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Using bigger grip


Asteris
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I have been using a  metro and recently i switched to a pelikan m200. I noticed, that even though the pelikan is significantly lighter and has a slightly larger grip, my hand would get tired more easily. After a few days I got used to it. Is it normal to have that experience after switching grips?

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Only when holding tightly.

"Simplicate and add Lightness."

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1 hour ago, Asteris said:

I have been using a  metro and recently i switched to a pelikan m200. I noticed, that even though the pelikan is significantly lighter and has a slightly larger grip, my hand would get tired more easily. After a few days I got used to it. Is it normal to have that experience after switching grips?

Hi, I have it too. My index and thumb gets numb using the pincer grip. It seems like carpal tunnel syndrome. Some people have stronger transverse carpal ligaments. It happens. You can get surgery for it, they just insert a catheter in the palm and rip it on the way out, it is quite elegant, just a single step treatment. There are tests for it - like flexing both hands together perpendicularly, or tapping on the ligament to arouse tingles. You can get surgery without these findings present as direct indication if you want to.

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6 hours ago, mtcn77 said:

Hi, I have it too. My index and thumb gets numb using the pincer grip. It seems like carpal tunnel syndrome. Some people have stronger transverse carpal ligaments. It happens. You can get surgery for it, they just insert a catheter in the palm and rip it on the way out, it is quite elegant, just a single step treatment. There are tests for it - like flexing both hands together perpendicularly, or tapping on the ligament to arouse tingles. You can get surgery without these findings present as direct indication if you want to.

Wow, from 0 to 100 real quick. I don't get numb on the fingers, just get tired in the wrist area. And always seek advice from doctors before doing anything like this.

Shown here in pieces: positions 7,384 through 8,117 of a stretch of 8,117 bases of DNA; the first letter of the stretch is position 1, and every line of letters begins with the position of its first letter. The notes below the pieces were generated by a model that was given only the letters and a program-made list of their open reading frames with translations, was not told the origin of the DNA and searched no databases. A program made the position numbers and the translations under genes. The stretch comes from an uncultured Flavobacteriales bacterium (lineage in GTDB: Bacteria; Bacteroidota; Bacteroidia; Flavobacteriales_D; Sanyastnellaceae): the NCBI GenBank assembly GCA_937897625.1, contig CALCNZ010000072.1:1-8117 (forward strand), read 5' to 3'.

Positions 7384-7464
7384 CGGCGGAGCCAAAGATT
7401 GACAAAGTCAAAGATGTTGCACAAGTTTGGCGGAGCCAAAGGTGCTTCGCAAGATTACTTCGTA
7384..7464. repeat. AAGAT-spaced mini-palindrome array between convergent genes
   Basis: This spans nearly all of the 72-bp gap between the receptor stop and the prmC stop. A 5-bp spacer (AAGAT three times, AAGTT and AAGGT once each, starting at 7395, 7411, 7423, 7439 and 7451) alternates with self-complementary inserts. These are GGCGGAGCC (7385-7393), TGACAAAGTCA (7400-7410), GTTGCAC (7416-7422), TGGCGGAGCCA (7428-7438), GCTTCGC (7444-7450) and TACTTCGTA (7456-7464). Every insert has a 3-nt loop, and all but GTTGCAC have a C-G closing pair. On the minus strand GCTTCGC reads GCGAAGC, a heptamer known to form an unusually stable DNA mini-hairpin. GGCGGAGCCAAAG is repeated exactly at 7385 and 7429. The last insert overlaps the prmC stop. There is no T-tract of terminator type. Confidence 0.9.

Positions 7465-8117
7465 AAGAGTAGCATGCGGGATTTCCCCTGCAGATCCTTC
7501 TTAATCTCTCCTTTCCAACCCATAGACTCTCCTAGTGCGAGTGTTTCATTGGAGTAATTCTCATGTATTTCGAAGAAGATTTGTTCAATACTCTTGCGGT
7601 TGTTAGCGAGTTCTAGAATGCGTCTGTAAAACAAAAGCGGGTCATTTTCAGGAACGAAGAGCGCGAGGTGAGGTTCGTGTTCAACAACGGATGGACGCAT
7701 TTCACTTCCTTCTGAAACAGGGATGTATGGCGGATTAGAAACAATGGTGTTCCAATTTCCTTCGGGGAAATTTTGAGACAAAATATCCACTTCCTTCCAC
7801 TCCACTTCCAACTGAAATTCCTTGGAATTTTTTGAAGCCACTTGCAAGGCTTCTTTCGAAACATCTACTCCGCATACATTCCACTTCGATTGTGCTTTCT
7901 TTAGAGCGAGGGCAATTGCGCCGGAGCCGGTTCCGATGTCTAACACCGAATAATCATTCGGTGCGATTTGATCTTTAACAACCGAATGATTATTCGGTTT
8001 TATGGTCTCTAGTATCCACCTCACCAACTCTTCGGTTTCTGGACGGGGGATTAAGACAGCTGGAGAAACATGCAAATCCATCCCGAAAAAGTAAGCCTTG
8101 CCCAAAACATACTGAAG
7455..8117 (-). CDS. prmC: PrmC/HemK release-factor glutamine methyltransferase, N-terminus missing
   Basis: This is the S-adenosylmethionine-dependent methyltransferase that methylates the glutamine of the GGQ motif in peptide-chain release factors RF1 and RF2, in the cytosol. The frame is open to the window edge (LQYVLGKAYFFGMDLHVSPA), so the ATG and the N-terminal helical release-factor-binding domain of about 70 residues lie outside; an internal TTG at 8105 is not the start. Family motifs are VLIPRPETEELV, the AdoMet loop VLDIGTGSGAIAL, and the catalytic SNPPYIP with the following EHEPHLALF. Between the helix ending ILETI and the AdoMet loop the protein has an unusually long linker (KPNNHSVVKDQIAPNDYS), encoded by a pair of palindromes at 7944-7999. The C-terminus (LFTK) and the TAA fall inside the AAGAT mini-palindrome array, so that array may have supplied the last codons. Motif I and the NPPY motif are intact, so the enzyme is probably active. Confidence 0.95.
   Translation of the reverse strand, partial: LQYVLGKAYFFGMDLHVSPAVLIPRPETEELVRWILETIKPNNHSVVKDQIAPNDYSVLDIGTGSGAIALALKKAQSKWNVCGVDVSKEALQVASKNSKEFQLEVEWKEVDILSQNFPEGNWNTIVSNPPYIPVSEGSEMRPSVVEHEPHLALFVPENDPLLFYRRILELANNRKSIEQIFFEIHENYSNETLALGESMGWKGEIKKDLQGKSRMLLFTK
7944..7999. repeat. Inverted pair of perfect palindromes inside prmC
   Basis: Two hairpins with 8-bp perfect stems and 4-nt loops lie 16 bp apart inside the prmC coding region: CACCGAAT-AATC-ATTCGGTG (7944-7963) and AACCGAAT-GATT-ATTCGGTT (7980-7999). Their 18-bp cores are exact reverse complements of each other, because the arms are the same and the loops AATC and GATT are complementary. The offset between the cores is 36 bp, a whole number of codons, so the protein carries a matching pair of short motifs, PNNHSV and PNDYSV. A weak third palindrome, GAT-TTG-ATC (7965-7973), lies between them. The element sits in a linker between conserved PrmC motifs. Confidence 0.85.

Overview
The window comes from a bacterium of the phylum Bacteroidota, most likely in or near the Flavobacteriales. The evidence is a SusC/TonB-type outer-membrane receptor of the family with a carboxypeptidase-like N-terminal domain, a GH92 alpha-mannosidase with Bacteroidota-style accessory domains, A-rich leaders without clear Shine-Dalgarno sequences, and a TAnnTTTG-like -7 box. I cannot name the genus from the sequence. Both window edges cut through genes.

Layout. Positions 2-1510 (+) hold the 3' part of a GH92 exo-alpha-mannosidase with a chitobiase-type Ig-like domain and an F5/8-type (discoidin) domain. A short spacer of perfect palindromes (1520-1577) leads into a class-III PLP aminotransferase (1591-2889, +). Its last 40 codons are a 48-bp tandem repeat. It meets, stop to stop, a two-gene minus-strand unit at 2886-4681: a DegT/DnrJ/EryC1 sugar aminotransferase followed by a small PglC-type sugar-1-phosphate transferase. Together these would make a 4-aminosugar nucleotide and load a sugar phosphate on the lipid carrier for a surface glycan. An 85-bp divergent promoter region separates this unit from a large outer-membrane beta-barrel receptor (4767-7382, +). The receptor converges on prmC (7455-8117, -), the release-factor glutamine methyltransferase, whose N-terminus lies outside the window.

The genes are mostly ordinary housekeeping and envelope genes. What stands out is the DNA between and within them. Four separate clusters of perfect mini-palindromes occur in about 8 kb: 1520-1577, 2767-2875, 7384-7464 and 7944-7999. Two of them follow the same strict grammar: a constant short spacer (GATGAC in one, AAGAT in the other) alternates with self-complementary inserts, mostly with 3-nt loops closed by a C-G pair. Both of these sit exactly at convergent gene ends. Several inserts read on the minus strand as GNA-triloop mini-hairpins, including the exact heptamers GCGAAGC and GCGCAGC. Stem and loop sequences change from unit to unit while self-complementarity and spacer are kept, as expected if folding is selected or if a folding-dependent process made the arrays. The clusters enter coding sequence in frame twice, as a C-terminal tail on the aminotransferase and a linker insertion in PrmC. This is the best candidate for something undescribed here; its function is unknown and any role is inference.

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7 hours ago, Karmachanic said:

Only when holding tightly.

Thanks for your answer.

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59 minutes ago, Asteris said:

hanks for your answer.

 

My pleasure. You hold should be light, relaxed.  No tension.  Don't strangle the pen! 😜

"Simplicate and add Lightness."

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1 hour ago, Asteris said:

Wow, from 0 to 100 real quick. I don't get numb on the fingers, just get tired in the wrist area. And always seek advice from doctors before doing anything like this.

That was the general idea. The tingling tap test works on the wrist, too.

24 minutes ago, Karmachanic said:

 

My pleasure. You hold should be light, relaxed.  No tension.  Don't strangle the pen! 😜

Some people have no choice, their wrist ligament is tougher, their wrist bones are not concave enough. You never know until you wait and the nerves and muscles start wasting. The funny thing is, ergonomy works the same when holding a computer mouse, or a pen. If I could change my grip so my wrist is vertical instead of flat on the desk, it would not occur anymore. I think I need to hold the pen resting between the thumb-middle and ring fingers...

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You might also benefit from arm writing.  Back when writing was something people did all day, instruction manuals recommended a nearly slack grip (it helps to have a pen that requires no pressure to write with, which should include any well-adjusted fountain pen) and to use none of the muscles below your elbow for writing -- those muscles should all be stationary as you write.  Even though I write like this, I still prefer a grip with girth, around 9.5mm to 11mm.

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Karmachanac and Arkanabar are exactly right. Try holding your pen as lightly as possible,9487883D-59D7-41AA-8D68-2DE2B6935844.thumb.jpeg.ba5f9d0bbf688fd5acd8863ab1f53fe5.jpeg with just enough grip that it won’t fall from your hand but no more than that, also try using your arm and shoulder to write with broader sweeping motions rather than just your wrist. 

 

For me having  a wider diameter pen helps me have control while using a looser grip. I also use one of those rubber thingies on the barrel of some of my pens. 

The prizes of life are never to be had without trouble - Horace
Kind words do not cost much, yet they accomplish much - Pascal

You are never too old to set a new goal or dream a new dream - C.S. Lewis